Millennials And Cars – No Longer The Status Symbol!

by Tanya December 08, 2015

This is a guest article by Laura Dinneen, a leader of  “Millennials and cars” panel at Hark by Bloom Worldwide. She is also a Research and Insight Partner at Different Spin.

I have a confession.

I am 31 years old and I can’t drive. I don’t have a car, I don’t have a driving licence. I’ve never had a driving lesson.

The closest I’ve got is stalling an old boyfriend’s Golf in Tesco car park. Or maybe that time I went go-karting. Or my vast experience playing Mario Kart. Suffice to say, I should not be allowed behind the wheel.

Now I’m at a stage where I could comfortably afford to learn to drive, I just don’t want to. To be honest, the thought scares me. Maybe I have left it too late and I’m now too risk averse. But if the necessity was there I’m sure I could get over it.

The truth is, I don’t feel the necessity. I don’t feel like I’m missing out, apart from the rare occasion when I think it would be a great idea to go to a safari park. That’s probably a really bad idea without a car.

Ambivalent as I am about personally driving, I am equally as passionate about technology and innovation. I have been working with amazing clients in the automotive sector for the last four years and have been amazed at the developments in engineering and technology that have happened in that short time.

One of the things I wanted to find out whilst leading Different Spin’s latest research project was whether as a Millennial I am alone in my ambivalence to driving and, if not, what this means for the future of mobility.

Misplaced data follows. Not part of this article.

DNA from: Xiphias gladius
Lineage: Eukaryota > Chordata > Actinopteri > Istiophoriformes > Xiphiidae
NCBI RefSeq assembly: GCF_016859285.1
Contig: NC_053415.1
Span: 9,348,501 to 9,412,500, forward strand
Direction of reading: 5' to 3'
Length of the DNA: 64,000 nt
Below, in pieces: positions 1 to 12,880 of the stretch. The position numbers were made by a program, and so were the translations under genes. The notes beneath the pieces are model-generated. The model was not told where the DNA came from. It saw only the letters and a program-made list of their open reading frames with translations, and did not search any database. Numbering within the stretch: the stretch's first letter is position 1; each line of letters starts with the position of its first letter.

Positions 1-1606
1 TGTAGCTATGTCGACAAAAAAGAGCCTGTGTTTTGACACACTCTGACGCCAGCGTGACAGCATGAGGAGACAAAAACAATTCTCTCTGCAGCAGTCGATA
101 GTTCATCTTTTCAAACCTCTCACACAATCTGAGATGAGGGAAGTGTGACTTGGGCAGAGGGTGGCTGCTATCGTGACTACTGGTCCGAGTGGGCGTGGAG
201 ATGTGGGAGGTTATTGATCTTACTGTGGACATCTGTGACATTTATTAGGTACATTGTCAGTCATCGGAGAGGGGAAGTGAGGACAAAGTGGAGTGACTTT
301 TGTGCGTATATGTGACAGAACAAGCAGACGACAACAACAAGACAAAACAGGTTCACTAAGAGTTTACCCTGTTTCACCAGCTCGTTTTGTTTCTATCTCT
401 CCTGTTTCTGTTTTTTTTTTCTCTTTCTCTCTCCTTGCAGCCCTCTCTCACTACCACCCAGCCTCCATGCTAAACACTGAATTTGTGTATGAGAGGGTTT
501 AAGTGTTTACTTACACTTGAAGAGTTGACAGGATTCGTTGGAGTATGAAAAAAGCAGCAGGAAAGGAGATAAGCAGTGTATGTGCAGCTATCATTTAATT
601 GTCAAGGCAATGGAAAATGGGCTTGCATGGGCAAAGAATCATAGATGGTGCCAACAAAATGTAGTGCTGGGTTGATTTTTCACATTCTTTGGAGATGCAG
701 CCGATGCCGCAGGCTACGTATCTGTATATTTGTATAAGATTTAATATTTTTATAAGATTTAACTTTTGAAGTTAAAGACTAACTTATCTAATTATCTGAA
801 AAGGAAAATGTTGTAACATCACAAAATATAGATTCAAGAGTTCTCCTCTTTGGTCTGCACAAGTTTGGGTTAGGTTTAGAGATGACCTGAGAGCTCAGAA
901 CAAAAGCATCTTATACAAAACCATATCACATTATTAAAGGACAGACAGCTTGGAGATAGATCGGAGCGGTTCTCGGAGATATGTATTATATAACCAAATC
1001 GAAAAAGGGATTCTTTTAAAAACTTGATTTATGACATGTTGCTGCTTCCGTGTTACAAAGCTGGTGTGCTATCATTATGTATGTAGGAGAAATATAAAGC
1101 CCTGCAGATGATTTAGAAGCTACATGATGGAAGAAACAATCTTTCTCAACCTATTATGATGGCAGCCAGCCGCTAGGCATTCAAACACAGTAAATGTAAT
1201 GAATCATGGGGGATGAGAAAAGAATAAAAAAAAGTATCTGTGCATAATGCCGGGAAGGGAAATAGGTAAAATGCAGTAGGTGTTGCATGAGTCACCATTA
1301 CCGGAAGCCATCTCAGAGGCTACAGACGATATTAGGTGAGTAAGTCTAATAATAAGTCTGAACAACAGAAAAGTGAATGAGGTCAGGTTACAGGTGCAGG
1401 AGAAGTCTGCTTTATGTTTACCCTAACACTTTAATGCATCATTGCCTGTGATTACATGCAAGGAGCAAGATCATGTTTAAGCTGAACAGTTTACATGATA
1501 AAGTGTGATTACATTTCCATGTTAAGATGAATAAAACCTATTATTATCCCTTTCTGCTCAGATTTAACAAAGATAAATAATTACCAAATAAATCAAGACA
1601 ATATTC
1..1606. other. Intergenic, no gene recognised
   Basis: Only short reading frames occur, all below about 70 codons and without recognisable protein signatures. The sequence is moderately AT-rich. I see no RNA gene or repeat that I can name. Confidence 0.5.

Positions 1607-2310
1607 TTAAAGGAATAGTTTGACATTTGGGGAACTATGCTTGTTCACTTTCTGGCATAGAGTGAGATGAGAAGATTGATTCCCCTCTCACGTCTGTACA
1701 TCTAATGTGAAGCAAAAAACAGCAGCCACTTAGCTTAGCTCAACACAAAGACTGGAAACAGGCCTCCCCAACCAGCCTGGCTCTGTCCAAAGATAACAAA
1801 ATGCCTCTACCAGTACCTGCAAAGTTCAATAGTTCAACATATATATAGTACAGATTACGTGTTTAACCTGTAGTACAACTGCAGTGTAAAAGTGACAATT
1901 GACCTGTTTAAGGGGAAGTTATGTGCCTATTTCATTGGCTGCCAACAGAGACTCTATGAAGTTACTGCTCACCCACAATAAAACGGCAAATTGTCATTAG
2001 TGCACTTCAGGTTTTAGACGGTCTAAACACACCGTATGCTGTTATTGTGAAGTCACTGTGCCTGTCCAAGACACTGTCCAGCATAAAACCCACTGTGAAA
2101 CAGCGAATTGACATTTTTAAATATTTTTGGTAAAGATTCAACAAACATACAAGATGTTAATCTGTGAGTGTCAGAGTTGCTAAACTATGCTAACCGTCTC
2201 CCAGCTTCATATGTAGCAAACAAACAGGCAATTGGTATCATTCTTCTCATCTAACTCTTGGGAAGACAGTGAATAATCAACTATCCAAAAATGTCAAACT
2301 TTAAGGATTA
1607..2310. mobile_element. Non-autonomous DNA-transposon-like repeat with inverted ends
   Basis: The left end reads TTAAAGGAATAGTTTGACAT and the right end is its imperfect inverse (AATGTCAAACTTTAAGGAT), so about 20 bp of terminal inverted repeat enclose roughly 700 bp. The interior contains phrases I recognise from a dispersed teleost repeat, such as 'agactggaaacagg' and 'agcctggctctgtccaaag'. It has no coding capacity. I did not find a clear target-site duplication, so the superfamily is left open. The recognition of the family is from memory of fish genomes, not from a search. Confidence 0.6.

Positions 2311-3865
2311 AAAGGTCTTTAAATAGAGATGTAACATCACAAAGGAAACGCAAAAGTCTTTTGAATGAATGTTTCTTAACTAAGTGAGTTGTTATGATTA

The research, which has just been released and is available to download for free from the Different Spin website, found that Millennials have a very different attitude to driving, cars and transportation than previous generations at the same age.

Are Millennials driving less?

In short, yes. Not only are UK Millennials driving less, they are buying fewer cars, taking fewer trips as driver and passenger, and are more resistant to getting their driving license than previous generations.

Here are some of the numbers:

  • Since 1997, the average number of car, van or motorbike trips made by drivers aged 17-29 has fallen by 42%
  • Trips as a passenger are also declining, with 25% fewer journeys being made by 17-29 year-old car, van or motorbike passengers since 1997
  • Personal car ownership is falling approximately 1% year on year for 17-29 year olds. In 2007, 42% of this age group owned a car where they were the main driver. This has now fallen to 36%.
  • The percentage of Millennials that do not own a car has been increasing since 2009, rising from 28% of carless Millennials to 40% in Q3 2015.
  • The proportion of 17-20 year olds with a full driving licence has fallen from 48% in 1994 to 29% in 2014. The trend is similar for older Millennials too, although not as pronounced, falling from 75% in 1994 to 63% in 2014 for 21-29 year olds.

So why is this happening?

uk millennials and cars